English learner programs and mathematics initiatives are also not currently funded.

Key pieces of the Hawaii Department of Education’s newly approved six-year strategic plan will be delayed or deferred due to a $43 million budget shortfall.

The cuts will be felt despite a potential last minute injection of $55 million in discretionary funds for the department from Gov. Josh Green. That measure is still awaiting his signature.

The full extent of the budget gap dominated the state Board of Education meeting Thursday.

The department is still assessing where to make the cuts, but did not make a representative available for comment.

The strategic plan, only approved in February, was designed to revamp the public school system’s curriculum, teacher recruitment strategies and to update facilities.

A variety of line items did not make the cut in the Legislature’s approved budget, including funding for parts of the weighted student formula — the department’s mechanism for funding schools — secondary mathematics initiatives and English learner programs.

Waipahu Elementary School portable classrooms.
Only 19% of the department’s capital improvement request ended up being approved in the budget. (Cory Lum/Civil Beat/2019)

The added funds promised by the governor would come out of a discretionary fund that only applies to the 2023-24 fiscal year.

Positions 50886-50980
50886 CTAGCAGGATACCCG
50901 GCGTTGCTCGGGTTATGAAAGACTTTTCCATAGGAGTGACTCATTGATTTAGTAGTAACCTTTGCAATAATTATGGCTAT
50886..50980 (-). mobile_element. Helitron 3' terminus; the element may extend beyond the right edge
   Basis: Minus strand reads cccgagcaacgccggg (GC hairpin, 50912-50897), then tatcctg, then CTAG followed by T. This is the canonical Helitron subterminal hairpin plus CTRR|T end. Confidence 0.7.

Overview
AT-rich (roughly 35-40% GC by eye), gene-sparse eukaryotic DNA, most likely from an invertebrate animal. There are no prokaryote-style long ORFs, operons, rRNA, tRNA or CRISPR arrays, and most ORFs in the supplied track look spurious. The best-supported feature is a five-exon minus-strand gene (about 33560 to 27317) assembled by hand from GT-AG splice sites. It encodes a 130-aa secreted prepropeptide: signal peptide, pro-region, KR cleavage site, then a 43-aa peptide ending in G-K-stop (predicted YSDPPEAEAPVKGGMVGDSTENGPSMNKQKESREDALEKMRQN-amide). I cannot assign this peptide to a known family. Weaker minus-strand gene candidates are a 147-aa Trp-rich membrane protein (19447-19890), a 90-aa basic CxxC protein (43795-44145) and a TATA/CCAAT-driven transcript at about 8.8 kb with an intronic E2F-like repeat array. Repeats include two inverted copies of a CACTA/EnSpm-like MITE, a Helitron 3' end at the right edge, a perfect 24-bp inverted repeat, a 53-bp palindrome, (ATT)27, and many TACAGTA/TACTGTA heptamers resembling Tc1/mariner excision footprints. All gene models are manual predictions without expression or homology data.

“We’re going to continue to push forward as best as we can,” said Brian Hallett, an assistant superintendent at the Office of Fiscal Services, in a presentation to the board.

Capital improvement projects likewise took a hit, with the Legislature approving only 19% of the department’s budget request.

Critical areas like project completion received less or no money at all.

An additional 117 capital improvement projects estimated to cost more than $300 million were only allocated about $195 million for fiscal years 2023-2025.

The department’s operations budget shortfall amounts to about $261 million over the next two fiscal years.

Outgoing board chairman Bruce Voss said he found the shortfall “puzzling and disappointing” and asked if the Legislature had given a reason for such a wide gap in funding.

According to department employees, no explanation was given, and the Legislature’s priorities are unclear regarding the portion of the $200 million discretionary fund allocated in the state budget bill. The governor indicated he would direct the $55 million to DOE, $25 million to UH and other monies to the Hawaii Tourism Authority.

Civil Beat’s education reporting is supported by a grant from Chamberlin Family Philanthropy.

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